In what ways do teens experience loneliness?

June 28, 2012
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There are many ways for a teen to feel lonely. They can be kicked out of a social group, they can be really shy, they can be socially awkward, and they can cut themselves off from the world. Probably the most common way for a teen to feel lonely is to have too much technology. Teens today have cell phones, computers, and iPods; they depend on technology more than they should. My reason for feeling lonely is I am socially awkward; I have a hard time being in public because I am afraid someone is going to try and talk to me. In an article called ‘Technology changing way teens think’ the author (Elaine Johannes) talks about the time spent with a teaching veteran (Charlene Kamper) about students and their technology.
“Teachers are seeing high school students with skills typically seen at the eighth grade level 10 years ago.” Kamper said. She also noted that 10 years ago, students spent about 25 hours a week engaged with computer technology, but today, students are averaging 40 or more hours a week with various technologies. Usually with a students’ schedule they don’t have time to use a computer. In between school, friends, extracurricular activities, you wouldn’t think that they would have time to use most of their technology.
Reported by ABC.com from the television show 20/20 in 2006 after asking for emails about parent’s lazy teens; one teen age boy Tyler Knaus who is fifteen is really driving his mother crazy. “He sits at the computer for hours, while Mom does everything around the house.” Knaus has real concerns about her son: “He's overweight and has high blood pressure but still refuses to exercise.” That is one major problem about technology today; it is so convenient and fun that teenagers don’t really want to do anything and that helps the teen push their friends away and they start to feel lonely.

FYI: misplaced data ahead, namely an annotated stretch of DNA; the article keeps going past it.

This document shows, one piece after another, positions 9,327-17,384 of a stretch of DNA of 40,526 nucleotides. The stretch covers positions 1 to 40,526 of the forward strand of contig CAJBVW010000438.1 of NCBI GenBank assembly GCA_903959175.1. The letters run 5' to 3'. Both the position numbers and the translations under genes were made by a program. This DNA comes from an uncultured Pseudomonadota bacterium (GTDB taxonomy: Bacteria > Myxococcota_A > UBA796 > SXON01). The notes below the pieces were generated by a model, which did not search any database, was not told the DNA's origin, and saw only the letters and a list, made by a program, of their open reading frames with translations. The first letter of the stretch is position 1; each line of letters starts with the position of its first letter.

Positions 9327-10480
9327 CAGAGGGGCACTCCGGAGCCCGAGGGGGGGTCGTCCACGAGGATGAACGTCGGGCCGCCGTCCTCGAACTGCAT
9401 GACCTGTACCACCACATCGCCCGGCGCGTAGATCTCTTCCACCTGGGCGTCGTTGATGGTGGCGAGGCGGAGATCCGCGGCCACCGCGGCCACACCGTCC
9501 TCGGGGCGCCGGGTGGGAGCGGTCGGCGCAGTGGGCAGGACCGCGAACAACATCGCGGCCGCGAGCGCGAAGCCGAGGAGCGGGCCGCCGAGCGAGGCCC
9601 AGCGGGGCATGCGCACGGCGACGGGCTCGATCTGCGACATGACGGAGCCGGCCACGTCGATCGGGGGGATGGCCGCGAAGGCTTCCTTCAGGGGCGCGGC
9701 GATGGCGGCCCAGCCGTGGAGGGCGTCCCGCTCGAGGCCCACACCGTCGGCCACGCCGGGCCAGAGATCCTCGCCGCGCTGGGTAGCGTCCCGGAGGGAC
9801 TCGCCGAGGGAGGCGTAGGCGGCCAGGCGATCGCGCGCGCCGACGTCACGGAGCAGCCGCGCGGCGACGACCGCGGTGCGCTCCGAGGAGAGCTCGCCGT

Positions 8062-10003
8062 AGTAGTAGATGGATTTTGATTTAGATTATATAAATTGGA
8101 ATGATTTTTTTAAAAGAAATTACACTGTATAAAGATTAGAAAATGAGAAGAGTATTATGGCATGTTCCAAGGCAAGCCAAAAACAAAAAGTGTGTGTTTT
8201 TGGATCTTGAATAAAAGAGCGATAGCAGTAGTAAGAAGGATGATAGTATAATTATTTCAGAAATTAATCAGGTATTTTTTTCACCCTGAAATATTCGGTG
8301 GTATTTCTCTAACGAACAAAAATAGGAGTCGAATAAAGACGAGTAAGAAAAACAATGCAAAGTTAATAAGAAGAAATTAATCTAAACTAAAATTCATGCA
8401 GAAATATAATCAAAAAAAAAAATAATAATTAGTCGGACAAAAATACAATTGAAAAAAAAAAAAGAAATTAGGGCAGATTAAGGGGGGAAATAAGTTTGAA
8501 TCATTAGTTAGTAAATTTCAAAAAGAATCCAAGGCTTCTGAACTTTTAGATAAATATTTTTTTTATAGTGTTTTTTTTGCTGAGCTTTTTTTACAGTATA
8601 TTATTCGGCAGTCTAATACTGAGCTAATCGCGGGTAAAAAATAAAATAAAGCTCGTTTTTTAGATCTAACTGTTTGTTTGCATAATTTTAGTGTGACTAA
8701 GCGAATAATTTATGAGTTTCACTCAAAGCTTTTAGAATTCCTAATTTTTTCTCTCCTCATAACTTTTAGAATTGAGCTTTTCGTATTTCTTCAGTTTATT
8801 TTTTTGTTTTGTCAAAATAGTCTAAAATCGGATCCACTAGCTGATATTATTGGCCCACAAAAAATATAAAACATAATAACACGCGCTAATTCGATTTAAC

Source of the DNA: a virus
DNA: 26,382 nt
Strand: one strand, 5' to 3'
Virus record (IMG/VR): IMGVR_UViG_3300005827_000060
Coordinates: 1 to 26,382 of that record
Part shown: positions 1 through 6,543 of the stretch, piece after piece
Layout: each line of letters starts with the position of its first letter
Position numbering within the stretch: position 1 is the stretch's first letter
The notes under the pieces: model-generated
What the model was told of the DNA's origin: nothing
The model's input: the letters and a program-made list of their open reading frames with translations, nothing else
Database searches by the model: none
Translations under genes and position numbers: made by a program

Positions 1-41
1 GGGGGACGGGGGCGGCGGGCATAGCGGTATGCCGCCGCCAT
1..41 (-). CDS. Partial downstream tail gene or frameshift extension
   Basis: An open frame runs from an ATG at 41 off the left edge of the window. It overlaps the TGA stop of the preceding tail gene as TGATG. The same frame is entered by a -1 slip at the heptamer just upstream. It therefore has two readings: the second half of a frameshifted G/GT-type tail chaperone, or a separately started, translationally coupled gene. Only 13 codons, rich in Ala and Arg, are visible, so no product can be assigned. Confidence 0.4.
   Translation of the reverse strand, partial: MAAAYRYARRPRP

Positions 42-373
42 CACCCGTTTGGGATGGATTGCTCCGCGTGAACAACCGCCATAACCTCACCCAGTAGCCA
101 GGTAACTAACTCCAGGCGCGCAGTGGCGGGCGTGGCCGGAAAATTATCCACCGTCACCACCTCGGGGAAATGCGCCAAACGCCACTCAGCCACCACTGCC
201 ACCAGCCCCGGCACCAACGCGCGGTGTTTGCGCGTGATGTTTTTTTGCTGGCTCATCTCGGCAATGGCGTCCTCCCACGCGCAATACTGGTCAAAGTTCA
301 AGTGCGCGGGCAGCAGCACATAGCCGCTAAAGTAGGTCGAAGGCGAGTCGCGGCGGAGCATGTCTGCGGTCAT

“Making friends online is easy, but artificial. The other person only knows what you want them to know.” Kamper explained in the interview. I think that the friendship being artificial is why it is so easy to make friends online. If the person on the other end of the computer knows very little about the student then they can’t say anything bad about the student and make them feel more insecure then they already are. If the student was to have a friend in the class room, the students’ body language could give away more than they actually planned to and it can be hazardous to the students’ image.
Kamper gave a list of tips for parents to help them get off their technology for a while; it will also get them off the couch and moving a bit plus it can help teens and other ages to open up a little more and help them actually want to hang out with their families. One thing they can do is parents can position the family computer in a public part of the home, where they can casually monitor computer use. Parents can also limit the time spent on the computer, cell phone, MP3 player and electronic games. Have the child take a time out – turn off electronics during family meals and activities. Talk with your children and encourage family activities, rather than using technology as a babysitter. Plan family time, a picnic, walk or bike ride, as well as one-on-one time, take your child out for lunch, build something together or attend sports or other events together. Let children of all ages know you are there for them and willing to listen when they are ready to talk. Encourage conversation – find topics the teen is interested in and set a good example. If the phone rings while talking to a child, let it ring. Introduce teens to a variety of people to help them get acquainted with a larger world.





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